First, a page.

Recap: Mumford & Sons
by Jessica Willcocks 31 October 2012
Mumford & Sons played to a sold out show on Friday night at the Convention Centre. The line-up was not one to miss with Willie Mason and Edward Sharpe and the Magnetic Zeros supporting.
Willie Mason kicked of the night for those who got there early playing songs from his EPs as well as his two albums Where the Humans Eat and If the Ocean Gets Rough. The American born singer drew the crowd in as he was accompanied on stage to perform songs such as Waiter at the Station.
Edward Sharpe and the Magnetic Zeros followed next, leaving enough time between sets to allow you to stand in line for a drink, grab some food and head to the toilet without missing an act. Best known for their song Home, the band showed their talent through a showcase of songs from their albums and EPs.
During their song Home, Alex Ebert shared the story of the Big Easy Express which they shared with Mumford & Sons when they rode a train from one side of America stopping to play songs at different stations. The bands show how close they are as each band joined the other on stage during their performance playing as if they were having a jam session as they eased into the songs together with their rendition of Lean on Me being one of my highlights of the night.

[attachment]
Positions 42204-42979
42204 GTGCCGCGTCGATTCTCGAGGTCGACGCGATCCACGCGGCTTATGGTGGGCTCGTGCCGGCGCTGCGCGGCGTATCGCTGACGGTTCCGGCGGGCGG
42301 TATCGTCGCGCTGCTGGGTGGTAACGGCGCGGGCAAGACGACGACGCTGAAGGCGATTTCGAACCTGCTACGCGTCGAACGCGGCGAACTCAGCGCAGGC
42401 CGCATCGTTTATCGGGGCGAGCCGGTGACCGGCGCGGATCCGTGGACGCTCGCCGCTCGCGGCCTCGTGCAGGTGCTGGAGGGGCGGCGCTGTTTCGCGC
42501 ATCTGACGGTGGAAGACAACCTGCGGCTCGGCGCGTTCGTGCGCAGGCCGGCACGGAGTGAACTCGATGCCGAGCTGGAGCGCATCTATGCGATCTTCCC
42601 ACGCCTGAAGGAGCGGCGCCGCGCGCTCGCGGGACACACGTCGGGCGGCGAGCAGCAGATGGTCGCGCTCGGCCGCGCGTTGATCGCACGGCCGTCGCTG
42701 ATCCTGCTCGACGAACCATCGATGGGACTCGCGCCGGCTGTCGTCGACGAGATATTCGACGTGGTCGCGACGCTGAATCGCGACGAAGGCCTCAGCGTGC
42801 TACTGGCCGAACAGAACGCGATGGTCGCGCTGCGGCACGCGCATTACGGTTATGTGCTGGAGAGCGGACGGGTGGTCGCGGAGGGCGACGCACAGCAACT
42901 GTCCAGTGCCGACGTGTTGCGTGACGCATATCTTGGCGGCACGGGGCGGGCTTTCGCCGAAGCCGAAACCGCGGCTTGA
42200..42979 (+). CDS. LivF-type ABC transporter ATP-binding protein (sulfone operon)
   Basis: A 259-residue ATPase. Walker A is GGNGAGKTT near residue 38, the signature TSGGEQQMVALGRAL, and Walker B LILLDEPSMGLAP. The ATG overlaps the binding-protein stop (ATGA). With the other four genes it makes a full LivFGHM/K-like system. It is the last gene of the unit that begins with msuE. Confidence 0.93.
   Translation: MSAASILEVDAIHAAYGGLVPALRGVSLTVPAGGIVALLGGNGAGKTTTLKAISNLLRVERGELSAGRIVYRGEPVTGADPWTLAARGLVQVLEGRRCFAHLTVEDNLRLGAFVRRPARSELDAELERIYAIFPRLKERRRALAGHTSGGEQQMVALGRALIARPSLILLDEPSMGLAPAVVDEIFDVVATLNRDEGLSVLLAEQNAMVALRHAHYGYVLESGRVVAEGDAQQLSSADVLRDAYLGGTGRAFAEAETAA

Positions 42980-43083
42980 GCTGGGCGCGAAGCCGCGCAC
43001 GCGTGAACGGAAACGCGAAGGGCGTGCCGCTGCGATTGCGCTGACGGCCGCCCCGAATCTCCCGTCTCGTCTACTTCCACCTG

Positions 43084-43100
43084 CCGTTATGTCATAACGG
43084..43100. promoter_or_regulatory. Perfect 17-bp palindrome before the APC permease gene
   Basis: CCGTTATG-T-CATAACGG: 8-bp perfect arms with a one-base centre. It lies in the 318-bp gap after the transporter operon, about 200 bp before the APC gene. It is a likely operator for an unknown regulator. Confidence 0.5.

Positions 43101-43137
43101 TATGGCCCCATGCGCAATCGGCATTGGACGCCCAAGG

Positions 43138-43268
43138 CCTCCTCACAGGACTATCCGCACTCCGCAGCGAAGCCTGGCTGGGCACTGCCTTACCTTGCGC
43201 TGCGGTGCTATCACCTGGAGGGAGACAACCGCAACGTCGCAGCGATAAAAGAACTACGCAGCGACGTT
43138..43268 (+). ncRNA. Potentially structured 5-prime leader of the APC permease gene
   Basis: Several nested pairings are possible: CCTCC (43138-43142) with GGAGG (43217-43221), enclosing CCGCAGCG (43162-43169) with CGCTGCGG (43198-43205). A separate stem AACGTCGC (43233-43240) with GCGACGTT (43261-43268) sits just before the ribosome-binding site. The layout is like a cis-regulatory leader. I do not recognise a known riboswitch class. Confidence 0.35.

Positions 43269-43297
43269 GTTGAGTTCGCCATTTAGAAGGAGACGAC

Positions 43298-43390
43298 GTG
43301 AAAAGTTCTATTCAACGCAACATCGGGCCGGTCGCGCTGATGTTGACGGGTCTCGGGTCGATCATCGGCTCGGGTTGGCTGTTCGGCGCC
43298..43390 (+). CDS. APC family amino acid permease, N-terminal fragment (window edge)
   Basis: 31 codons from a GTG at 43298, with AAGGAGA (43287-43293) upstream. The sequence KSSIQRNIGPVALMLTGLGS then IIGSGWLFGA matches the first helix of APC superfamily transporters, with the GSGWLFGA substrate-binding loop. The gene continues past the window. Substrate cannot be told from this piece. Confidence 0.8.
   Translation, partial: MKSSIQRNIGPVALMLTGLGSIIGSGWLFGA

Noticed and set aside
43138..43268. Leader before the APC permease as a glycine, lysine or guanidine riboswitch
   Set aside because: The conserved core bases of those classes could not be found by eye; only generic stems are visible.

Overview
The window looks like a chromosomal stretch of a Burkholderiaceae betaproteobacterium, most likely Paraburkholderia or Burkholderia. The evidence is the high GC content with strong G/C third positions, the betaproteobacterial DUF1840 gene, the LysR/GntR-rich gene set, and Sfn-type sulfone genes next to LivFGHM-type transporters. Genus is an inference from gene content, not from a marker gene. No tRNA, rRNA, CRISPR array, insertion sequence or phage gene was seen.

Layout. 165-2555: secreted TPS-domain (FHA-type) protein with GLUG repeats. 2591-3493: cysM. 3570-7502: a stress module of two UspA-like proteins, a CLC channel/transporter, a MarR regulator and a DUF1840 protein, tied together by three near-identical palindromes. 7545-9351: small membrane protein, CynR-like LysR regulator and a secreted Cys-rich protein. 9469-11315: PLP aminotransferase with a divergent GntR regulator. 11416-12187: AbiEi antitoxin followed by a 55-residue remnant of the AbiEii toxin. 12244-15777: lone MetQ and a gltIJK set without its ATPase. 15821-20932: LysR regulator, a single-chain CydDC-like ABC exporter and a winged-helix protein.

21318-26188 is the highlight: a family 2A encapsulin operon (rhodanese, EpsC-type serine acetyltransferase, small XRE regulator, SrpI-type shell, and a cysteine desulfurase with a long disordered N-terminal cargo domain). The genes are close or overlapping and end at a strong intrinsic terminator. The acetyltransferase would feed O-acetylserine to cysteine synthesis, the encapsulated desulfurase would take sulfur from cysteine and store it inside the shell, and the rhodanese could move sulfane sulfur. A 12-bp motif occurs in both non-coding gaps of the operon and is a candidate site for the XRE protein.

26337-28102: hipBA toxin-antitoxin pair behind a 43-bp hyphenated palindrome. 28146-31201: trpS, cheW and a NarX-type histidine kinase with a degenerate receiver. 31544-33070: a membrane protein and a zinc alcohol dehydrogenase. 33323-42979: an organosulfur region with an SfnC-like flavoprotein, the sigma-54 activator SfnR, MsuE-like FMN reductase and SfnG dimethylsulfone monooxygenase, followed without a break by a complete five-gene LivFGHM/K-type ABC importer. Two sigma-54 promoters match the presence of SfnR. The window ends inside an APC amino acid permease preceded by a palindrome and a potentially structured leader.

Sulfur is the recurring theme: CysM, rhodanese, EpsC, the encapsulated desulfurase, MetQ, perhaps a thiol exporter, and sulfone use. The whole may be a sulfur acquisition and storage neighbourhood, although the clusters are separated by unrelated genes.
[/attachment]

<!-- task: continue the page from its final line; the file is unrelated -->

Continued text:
The crowd rose to their feet with cheers as Mumford & Sons took the stage again. One of the things I noticed about their entire set was that they didn’t really speak to the audience, or have witty remarks, and yet their performance was incredibly moving and powerful as they let their music speak. During the encore the crowd was completely hushed as they sung without microphones letting you hear the raw talent from the men.
The guys played songs from their first album Sigh No More which is taken from a line of Shakespeare’s Much Ado About Nothing with many other lines from his plays appear in the titles and songs. They also played hits off their second album Babel which continued with the same feel and sound of the first album, perfecting the sound that they had already developed.
In numerous of songs, many different instruments were played by the guys, as well as the horn section from the Magnetic Zeros accompanying them on stage. The use of the different instruments intensified the set, and highlighted the different genres within their music that is used.
Going into the concert, I hadn’t really heard any of Mumford & Sons music, but after seeing the talent displayed by the guys as well as the interesting influences behind their music, I couldn’t but be converted to a Mumford and Sons fan.
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